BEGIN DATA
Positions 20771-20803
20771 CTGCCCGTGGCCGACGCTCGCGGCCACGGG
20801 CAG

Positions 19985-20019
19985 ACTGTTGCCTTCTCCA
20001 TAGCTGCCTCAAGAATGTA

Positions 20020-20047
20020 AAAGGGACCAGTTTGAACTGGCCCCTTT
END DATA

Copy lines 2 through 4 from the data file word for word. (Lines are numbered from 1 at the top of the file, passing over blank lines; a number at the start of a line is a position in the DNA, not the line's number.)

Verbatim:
20771 CTGCCCGTGGCCGACGCTCGCGGCCACGGG
20801 CAG

Positions 19985-20019